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Blandford Airfield

In the 1920s and 30s, Blandford had its own airfield known as the Blandford Aerodrome. It could be found next to Blandford Cemetery along Salisbury Road where today there is housing.

Apparently, it had three grass landing strips and was on the Automobile Association’s Register of Approved Landing Grounds all of which were inspected monthly. For an annual subscription, each AA member was provided with a site plan and airfield map reference. Facilities such as hangers were listed together with any hazards such as overhead power lines. Fuel supply details and suitable overnight accommodation were also detailed. The AA also provided a box for messages to be left which would be collected by an AA motorcyclist who would pass them on, as required.

In November 1931, a Bryanston schoolmaster crashed at Blandford when he lost control of his aircraft.  In Blandford Hospital with concussion and severe cuts, he laconically commented, ’luckily it did not burst into flames or I wouldn’t be telling the story!’

Blandford Airfield’s most memorable day was Wednesday 11th July 1934, when Alan Cobham’s Air Display Team arrived. With afternoon and evening shows, a large attendance was attracted. The group, known as his ‘Flying Circus’, consisted of daredevil pilots and parachutists and ten propeller driven aircraft. Among them was Flight Lieutenant Tyson and ‘glider girl’ Joan Meakin. Tyson’s performance involved looping a hoop located on the airfield, picking up a handkerchief with his wing tip and then flying upside down at 50 feet. Joan Meakin was the first woman to ‘loop the loop’ in a glider. Former Blandford Town Clerk, Charles Lavington recalled:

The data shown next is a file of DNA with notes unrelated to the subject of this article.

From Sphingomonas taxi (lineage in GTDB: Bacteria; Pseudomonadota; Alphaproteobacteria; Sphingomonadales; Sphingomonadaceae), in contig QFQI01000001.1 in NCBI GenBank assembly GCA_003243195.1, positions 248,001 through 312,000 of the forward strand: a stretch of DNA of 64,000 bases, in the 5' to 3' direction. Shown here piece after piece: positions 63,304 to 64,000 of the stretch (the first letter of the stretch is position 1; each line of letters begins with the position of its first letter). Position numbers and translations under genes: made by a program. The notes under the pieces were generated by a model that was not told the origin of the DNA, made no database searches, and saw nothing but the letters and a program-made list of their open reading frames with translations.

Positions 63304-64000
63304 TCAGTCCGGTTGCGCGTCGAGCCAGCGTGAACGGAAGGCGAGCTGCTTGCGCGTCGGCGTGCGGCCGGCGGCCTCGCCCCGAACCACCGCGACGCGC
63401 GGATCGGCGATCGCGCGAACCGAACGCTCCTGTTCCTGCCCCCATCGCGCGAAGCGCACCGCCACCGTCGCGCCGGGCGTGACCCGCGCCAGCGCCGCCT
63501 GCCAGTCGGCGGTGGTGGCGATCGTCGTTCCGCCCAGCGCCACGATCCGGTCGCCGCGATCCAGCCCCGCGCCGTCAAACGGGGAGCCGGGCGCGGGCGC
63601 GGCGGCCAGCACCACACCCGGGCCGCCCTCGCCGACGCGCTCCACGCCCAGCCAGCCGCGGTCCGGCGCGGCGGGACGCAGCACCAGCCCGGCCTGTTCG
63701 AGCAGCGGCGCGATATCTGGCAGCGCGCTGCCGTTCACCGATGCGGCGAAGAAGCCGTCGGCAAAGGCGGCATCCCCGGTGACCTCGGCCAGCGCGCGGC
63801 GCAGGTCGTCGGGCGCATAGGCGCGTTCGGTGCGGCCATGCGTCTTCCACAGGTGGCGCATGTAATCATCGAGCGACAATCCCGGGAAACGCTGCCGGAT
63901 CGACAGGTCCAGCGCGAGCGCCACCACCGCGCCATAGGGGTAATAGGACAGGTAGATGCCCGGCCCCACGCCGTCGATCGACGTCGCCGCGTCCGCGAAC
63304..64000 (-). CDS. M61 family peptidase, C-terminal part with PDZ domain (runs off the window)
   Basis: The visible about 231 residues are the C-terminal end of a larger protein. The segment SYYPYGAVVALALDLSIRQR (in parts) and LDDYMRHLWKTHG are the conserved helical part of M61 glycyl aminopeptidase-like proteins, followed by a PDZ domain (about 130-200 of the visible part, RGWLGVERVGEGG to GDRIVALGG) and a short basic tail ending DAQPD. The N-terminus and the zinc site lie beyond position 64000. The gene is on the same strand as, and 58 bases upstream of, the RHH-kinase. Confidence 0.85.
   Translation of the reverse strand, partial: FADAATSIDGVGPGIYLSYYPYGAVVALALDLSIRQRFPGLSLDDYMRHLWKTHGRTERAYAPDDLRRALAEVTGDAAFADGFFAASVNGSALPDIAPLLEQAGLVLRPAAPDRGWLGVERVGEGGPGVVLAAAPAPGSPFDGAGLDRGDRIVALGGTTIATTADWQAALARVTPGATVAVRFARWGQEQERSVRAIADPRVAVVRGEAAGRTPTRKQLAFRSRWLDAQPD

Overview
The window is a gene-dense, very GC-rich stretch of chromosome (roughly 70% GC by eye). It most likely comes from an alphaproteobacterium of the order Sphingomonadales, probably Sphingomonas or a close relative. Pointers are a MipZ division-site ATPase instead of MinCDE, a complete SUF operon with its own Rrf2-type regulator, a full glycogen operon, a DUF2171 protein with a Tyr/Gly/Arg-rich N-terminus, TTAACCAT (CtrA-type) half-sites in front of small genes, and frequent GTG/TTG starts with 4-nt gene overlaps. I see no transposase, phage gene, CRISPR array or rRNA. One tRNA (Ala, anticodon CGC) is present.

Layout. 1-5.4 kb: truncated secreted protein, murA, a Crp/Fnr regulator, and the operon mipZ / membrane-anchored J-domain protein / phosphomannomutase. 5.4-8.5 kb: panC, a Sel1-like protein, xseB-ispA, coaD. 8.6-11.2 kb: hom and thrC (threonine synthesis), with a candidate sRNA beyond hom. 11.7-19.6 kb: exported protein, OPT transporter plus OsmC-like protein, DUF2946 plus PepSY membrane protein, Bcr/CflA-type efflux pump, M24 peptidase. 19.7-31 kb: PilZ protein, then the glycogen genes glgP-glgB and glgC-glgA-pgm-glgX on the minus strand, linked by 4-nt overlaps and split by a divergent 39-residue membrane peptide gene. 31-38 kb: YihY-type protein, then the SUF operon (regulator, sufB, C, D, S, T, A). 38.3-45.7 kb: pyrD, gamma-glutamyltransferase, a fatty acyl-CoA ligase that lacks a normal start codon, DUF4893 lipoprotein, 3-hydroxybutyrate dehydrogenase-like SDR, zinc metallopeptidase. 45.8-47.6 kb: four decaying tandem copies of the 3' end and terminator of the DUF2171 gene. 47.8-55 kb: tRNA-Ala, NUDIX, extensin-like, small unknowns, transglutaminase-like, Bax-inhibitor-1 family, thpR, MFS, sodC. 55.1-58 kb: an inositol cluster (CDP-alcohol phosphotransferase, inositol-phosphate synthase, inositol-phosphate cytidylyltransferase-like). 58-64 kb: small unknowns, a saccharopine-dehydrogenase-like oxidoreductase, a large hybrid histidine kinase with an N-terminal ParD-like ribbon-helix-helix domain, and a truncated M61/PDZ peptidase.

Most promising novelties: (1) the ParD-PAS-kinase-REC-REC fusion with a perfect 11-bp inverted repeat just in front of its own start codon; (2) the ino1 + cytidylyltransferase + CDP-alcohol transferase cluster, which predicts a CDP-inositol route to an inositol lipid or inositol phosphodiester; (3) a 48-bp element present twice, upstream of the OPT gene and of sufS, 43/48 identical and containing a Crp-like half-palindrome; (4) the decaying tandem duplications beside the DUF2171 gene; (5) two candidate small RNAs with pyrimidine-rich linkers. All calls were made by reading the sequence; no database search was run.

‘The late Sir Alan Cobham and Captain Black were two of the pilots I remember. I think the charge for a flight over the town was five shillings (25p) with an additional charge if one took part in stunt flying such as loop the loop.’

There was a competition to win free flights as well as free flights for local dignitaries.

In July 1935, Blandford Town Council was making representations to the Air Ministry for the site to be taken over to become a Royal Air Force base together with the then closed former RAF Blandford Camp site. Unfortunately, the proposal did not come to fruition as the site was considered too small not meeting the Air Ministry’s minimum 1,100 sq. yards requirement. Three years later there was less enthusiasm for a RAF bombing range being established a little to the north of the Cemetery Aerodrome. The Council had been invited to a bombing demonstration at Porton Down. The councillors were divided on the proposal but the mayor cast his vote against the bombing range so it progressed no further.









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